King Beyonce is in a little hot water of a sample on her new CD


Beyoncé has been labeled “insensitive” by some current and former NASA astronauts and their families for sampling audio from the space shuttle Challenger disaster for a love song off her newly released album.

Challenger exploded 73 seconds after liftoff from the Kennedy Space Center Jan. 28, 1986. All seven crewmembers aboard were killed.

“Flight controllers here looking very carefully at the situation. Obviously a major malfunction,” now-retired NASA public affairs officer Steve Nesbitt said as the nation watched wreckage fall toward the ocean on live television.

Twenty-seven years later, Nesbitt’s voice is heard at the beginning of the video for Beyoncé’s new song “XO,” about a troubled relationship. The singer has said that “XO” was written and produced by Ryan Tedder and Terius Nash, who goes by the stage name The Dream.

The audio clip is short, lasting six seconds.

Beyonce, in an exclusive statement to ABC News this morning, said, “My heart goes out to the families of those lost in the Challenger disaster. The song ‘XO’ was recorded with the sincerest intention to help heal those who have lost loved ones and to remind us that unexpected things happen, so love and appreciate every minute that you have with those who mean the most to you.

“The songwriters included the audio in tribute to the unselfish work of the Challenger crew with hope that they will never be forgotten.”

But former and current NASA astronauts, employees and Challenger family members argue that using it in a pop song mocks the crew’s sacrifice and opens fresh wounds.

June Scobee Rodgers, the widow of Challenger Space Shuttle Commander Dick Scobee and a founder of the Challenger Center for Space Science Education, told ABC News she is “disappointed” in the singer’s decision to include the clip.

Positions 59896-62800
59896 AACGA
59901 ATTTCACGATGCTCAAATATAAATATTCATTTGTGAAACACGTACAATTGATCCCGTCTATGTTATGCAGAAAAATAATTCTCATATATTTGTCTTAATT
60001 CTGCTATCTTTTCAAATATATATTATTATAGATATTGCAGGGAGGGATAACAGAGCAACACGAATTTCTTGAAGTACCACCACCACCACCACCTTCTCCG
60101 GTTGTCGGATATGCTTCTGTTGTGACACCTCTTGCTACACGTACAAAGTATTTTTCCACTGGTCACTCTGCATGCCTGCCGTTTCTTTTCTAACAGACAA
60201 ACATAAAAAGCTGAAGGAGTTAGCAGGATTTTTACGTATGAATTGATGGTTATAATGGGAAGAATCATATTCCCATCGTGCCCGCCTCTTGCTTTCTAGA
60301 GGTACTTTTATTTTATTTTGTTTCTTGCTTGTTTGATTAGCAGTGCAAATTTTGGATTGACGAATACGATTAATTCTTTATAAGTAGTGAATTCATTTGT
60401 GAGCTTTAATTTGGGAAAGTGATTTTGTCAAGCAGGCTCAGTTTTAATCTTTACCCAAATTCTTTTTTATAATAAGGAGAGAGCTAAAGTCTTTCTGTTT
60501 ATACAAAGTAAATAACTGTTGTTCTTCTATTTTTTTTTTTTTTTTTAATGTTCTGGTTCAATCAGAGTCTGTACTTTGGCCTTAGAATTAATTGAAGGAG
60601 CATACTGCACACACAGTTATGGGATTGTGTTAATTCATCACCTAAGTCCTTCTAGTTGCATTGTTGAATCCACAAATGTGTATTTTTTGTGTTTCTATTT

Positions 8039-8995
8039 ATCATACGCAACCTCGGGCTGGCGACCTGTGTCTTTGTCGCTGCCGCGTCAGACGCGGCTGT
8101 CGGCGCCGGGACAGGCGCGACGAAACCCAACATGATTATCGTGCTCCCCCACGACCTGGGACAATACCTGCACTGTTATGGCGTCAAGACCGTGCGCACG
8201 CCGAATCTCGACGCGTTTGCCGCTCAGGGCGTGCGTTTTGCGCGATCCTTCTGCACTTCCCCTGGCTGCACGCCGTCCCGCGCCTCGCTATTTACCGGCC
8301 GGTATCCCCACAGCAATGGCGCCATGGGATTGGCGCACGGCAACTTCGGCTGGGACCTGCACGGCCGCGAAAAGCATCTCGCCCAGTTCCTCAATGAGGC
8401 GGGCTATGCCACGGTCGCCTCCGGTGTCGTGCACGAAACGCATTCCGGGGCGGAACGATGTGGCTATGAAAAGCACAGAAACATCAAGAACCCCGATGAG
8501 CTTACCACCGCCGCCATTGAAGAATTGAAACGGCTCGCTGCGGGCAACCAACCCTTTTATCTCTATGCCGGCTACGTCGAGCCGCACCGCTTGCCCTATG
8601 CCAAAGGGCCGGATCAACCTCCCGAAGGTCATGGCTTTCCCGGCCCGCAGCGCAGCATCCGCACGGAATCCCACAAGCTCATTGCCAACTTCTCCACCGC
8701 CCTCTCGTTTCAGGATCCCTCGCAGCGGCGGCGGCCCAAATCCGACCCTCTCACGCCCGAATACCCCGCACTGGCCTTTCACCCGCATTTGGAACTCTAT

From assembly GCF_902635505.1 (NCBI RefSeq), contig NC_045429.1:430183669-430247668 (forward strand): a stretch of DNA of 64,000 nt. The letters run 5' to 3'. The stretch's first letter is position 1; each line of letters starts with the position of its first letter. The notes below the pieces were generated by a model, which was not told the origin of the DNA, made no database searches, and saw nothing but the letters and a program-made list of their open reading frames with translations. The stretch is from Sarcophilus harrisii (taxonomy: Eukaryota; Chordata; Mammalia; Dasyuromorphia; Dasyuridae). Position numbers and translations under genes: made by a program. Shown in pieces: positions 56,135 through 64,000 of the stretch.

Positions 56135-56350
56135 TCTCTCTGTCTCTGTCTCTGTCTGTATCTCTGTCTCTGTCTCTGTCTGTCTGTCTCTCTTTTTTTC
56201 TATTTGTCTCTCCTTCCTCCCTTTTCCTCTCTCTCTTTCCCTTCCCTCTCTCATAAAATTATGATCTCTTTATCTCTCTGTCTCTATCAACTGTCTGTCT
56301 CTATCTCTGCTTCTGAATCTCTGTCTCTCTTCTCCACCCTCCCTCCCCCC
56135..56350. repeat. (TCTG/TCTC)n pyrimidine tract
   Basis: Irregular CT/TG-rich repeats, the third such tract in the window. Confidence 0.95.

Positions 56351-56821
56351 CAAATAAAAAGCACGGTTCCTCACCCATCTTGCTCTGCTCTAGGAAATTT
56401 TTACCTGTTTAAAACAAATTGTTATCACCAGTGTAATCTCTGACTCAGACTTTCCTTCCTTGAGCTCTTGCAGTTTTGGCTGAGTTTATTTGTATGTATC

“We were disappointed to learn that an audio clip from the day we lost our heroic Challenger crew was used in the song ‘XO,'” she said. “The moment included in this song is an emotionally difficult one for the Challenger families, colleagues and friends. We have always chosen to focus not on how our loved ones were lost, but rather on how they lived and how their legacy lives on today.”

Keith Cowing, a former NASA employee who now runs the website, said, “This choice of historic and solemn audio is inappropriate in the extreme. The choice is little different than taking Walter Cronkite’s words to viewers announcing the death of President Kennedy or 911 calls from the World Trade Center attack and using them for shock value in a pop tune.”

Cowing wants Beyoncé to remove the clip and apologize to families of the Challenger crew.

Several current NASA astronauts, who are not authorized to speak publicly, privately expressed similar dismay at what they say is Beyoncé’s use of a tragedy to sell a pop song.

Retired NASA astronaut Clayton Anderson told ABC News, “For the words to be used in the video is simply insensitive, at the very least.”

Read the full article at the source